Thomas Sowell

Do we really want to allow bureaucrats and politicians to be able to harass citizens for expressing political opinions? Or create such a snarl of red tape about contributing money to candidates or causes as to make people reluctant to participate in political activity, for fear of being dragged into federal court over a form that wasn't filled out right?

Who else gains from campaign finance reform besides incumbents? The mass media. Their political biases gain more influence by the silencing of those who could otherwise counter what they say with differing viewpoints. No one is more in favor of campaign finance reform than the media.

What problems are the campaign finance reform zealots trying to solve that are half as bad as the problems they are creating? There is lots of rhetoric but much of it will not stand up under scrutiny.

"There is too much money in politics!" is one frequent question-begging assertion. Too much compared to what? Procter & Gamble has spent as much money advertising soap and other products as all the candidates for Congress in both parties put together spent the same year. More money was spent advertising re-runs of "Seinfeld" than was spent by both the Democratic and Republican presidential candidates in 1996.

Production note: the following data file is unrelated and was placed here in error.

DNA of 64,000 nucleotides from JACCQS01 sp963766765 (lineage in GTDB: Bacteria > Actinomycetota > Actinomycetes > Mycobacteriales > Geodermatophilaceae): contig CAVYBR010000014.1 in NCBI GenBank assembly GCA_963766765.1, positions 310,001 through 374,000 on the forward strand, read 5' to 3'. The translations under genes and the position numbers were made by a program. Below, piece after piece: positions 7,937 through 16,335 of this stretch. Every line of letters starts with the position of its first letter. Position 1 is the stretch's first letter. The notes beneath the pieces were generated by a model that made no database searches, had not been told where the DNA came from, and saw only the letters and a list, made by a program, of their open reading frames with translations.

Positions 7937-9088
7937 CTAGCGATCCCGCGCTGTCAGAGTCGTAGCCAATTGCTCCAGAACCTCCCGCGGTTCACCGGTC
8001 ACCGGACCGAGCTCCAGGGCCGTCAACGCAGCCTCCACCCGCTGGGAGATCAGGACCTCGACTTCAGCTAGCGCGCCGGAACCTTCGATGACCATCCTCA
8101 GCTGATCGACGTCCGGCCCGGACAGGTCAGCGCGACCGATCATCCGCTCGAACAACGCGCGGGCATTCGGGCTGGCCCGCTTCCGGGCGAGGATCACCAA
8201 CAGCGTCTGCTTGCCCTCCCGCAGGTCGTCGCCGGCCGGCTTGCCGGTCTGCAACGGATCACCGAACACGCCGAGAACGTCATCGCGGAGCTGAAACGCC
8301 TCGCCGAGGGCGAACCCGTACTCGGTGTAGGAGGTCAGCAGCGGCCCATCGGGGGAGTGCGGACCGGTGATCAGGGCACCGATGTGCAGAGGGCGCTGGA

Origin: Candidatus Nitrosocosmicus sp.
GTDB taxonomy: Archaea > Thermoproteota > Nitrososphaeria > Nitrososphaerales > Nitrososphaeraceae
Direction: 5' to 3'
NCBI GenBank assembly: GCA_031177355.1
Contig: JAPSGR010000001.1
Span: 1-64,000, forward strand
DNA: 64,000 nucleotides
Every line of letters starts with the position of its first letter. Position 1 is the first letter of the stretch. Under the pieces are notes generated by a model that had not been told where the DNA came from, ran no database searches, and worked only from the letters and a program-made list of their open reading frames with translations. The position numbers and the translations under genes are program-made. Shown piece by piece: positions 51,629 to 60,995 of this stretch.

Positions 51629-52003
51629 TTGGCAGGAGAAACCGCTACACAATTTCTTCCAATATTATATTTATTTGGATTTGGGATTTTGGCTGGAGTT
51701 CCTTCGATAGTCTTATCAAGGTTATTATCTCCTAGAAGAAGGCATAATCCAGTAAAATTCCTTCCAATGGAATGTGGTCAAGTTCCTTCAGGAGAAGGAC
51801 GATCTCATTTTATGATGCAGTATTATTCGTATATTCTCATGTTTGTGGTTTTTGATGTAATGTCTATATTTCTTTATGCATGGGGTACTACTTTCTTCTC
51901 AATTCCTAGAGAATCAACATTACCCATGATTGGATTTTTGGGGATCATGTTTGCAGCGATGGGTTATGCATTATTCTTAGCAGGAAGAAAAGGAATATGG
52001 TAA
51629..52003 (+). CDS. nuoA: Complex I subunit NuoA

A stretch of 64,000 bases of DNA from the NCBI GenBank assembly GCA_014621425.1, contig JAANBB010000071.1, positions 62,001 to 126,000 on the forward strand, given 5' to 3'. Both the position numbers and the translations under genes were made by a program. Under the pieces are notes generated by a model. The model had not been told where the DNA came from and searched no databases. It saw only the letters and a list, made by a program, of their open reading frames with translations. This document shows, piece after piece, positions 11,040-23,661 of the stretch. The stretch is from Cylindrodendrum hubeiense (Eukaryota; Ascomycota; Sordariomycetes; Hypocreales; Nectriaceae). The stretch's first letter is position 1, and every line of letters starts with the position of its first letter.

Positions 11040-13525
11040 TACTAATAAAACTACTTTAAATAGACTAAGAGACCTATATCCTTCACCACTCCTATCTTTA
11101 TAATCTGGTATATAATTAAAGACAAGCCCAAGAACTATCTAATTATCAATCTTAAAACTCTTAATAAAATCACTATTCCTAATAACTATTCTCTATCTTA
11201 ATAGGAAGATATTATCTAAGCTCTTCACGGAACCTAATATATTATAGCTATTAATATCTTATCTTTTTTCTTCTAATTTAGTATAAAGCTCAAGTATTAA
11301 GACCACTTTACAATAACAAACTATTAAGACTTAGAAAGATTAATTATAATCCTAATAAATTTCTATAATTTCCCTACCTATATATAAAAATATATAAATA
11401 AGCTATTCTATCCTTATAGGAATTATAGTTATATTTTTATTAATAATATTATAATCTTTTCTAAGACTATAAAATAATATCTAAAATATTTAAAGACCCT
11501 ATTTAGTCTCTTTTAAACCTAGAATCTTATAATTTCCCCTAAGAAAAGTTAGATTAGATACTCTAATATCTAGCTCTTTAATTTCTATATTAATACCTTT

"Money can buy elections!" is another equally shrill cry. But innumerable wealthy candidates -- from William Randolph Hearst in the past to Steve Forbes more recently -- have repeatedly gone down to defeat, despite greatly outspending their opponents.

As the Supreme Court said many years ago, "the concept that government may restrict the speech of some elements of our society in order to enhance the relative voices of others is wholly foreign to the First Amendment." Or does the First Amendment matter any more?

Thomas Sowell

Thomas Sowell is a senior fellow at the Hoover Institute and author of The Housing Boom and Bust.

Creators Syndicate